What truly matters in life

January 1, 2020

Life's trials

2019 was a year our family will never forget. It was the year we received one of the most devastating, life-altering news a parent can receive: what we thought was the symptom of a simple flu (mild chest pain), was the first manifestation of something I never thought would happen to us. Cancer. My always so healthy child had cancer.  

 

First, there was shock, utter disbelief. I felt numb, paralyzed. As if time had stopped.  Then there was fear. Fear of the unknown, fear of the impact of treatments, fear of the future that was uncertain. But then, somehow, we all entered survival mode...

 

This process has showed us that we’ve raised the strongest, bravest girl I’ve ever met. In the face of such adversity, she quickly stood up and straightened her crown. Facing every step of the process with incredible resilience, she never lost her ability to smile. Filled with positive energy, she embraced her new image and decided this episode was not going to define who she is, rather, it was only going to be a sad, but short chapter in the story of her life.  She has been an inspiration to us all and we’re so proud of her. 

Childhood cancer affects the entire family. If the ill child has a sibling, their world too is turned upside down and like us parents, they suffer and would do anything to make the pain go away.

Giving back

 

Through it all, our family has been reminded that what truly matters in life are indeed the simplest things: it's love, it's health and gratitude. And we are incredibly grateful to everyone who stood by us through the diagnosis stage and every chemo round, from the wonderful medical teams, to friends and family and children’s charities that visited us either at the hospital or at our home. 

 

We’re particularly grateful to the Make-a-Wish Foundation and to the Rays of Sunshine Children's Charity for brightening my girl’s life, for making it possible for her to experience something she could only dream of: meeting Little Mix in person, her favourite band. More than granting wishes, these charities help children shift the focus from the disease to something positive, bringing them joy, a sense of hope, and the strength and motivation to keep fighting and look at the future with excitement.

 

Now that the worst seems to be behind us, I feel I need to give back and try to make a difference in the lives of other children and families fighting this battle. Maybe it's a coping mechanism. Maybe it's me looking for a purpose. But because every little bit helps and I am a firm believer that happiness comes from giving generously, I'm deeply invested in two initiatives I hope can help these charities carry on with their valuable mission:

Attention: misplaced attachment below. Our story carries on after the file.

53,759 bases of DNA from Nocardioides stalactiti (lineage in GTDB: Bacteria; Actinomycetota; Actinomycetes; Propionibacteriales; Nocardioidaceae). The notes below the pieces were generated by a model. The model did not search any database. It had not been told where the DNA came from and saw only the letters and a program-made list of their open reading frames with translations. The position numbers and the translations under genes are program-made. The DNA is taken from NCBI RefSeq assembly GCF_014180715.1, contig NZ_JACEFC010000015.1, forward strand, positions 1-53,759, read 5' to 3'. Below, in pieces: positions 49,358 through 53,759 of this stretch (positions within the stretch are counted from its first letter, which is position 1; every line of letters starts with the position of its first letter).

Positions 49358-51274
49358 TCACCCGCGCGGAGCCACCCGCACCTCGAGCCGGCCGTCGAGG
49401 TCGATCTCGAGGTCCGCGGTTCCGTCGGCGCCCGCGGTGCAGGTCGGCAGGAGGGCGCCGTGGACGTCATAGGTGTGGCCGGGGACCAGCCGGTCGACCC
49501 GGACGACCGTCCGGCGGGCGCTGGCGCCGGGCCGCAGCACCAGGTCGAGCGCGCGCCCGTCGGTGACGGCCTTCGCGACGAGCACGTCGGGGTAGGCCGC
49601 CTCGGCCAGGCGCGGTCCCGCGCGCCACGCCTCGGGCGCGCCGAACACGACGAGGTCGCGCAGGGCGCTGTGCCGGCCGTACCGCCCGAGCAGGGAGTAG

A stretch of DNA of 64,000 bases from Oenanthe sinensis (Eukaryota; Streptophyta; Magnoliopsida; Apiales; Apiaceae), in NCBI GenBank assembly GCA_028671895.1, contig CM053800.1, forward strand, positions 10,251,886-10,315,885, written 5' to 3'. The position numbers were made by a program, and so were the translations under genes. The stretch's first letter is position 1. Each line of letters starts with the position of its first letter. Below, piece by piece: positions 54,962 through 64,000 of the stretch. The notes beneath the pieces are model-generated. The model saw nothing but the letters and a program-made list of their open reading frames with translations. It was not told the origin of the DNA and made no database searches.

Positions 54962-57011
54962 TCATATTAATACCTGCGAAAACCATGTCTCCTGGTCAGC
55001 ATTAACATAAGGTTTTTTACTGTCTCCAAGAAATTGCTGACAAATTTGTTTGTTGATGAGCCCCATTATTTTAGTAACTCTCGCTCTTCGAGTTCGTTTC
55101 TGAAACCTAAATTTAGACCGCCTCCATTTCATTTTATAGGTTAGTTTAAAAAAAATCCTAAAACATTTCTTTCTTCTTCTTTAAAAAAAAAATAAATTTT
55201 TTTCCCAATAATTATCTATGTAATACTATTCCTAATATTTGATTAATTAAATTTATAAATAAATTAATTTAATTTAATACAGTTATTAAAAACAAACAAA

With the support of our Town Hall and the University where I teach, I'm organising a solidarity concert that will take place on May 28th, right before Children's Day. The aim is to raise childhood cancer awareness and pay tribute to oncology nurses. All proceeds of this event will be donated to Make-a-Wish Portugal.  

 

In March I'm releasing my second novel. This year's proceeds of Where the Stars Fall, which was ultimately completed because of this cause – after a long hiatus from writing –, will be donated to Rays of Sunshine. 

Did you know the internationally recognised symbol for childhood cancer is the gold ribbon?

 

Gold is a precious metal. Children are our most precious treasure.

It is also a perfect symbol for the childhood cancer journey: 

 

Gold goes through a process by fire, to become stronger and tougher. Kids with childhood cancer similarly undergo such an experience. They often develop resiliency by facing all the difficult and painful challenges of childhood cancer.

 

Source: International Childhood Cancer Day

Childhood cancer: some facts & figures

  • Worldwide, 300,000 cases of cancer are diagnosed in children and teens under the age of 19 every year;

  • In the US, each year, the parents of approximately 15,300 children will hear the words “your child has cancer”;

  • 4,500 children and young people are diagnosed with cancer every year in the UK. That’s ten every day;

  • The most common cancers in children are leukemia and lymphoma;

  • 12% of children diagnosed with cancer do not survive and 60% of children who survive cancer suffer late-effects;

  • In the UK, the average five-year survival rate, across all childhood cancer types, is 82%;

  • Latest data show a global increase of 13% in childhood cancer incidence over two decades.

Sources:

International Agency for Research on Cancer

Curesearch.org

Children with Cancer UK

eCancer

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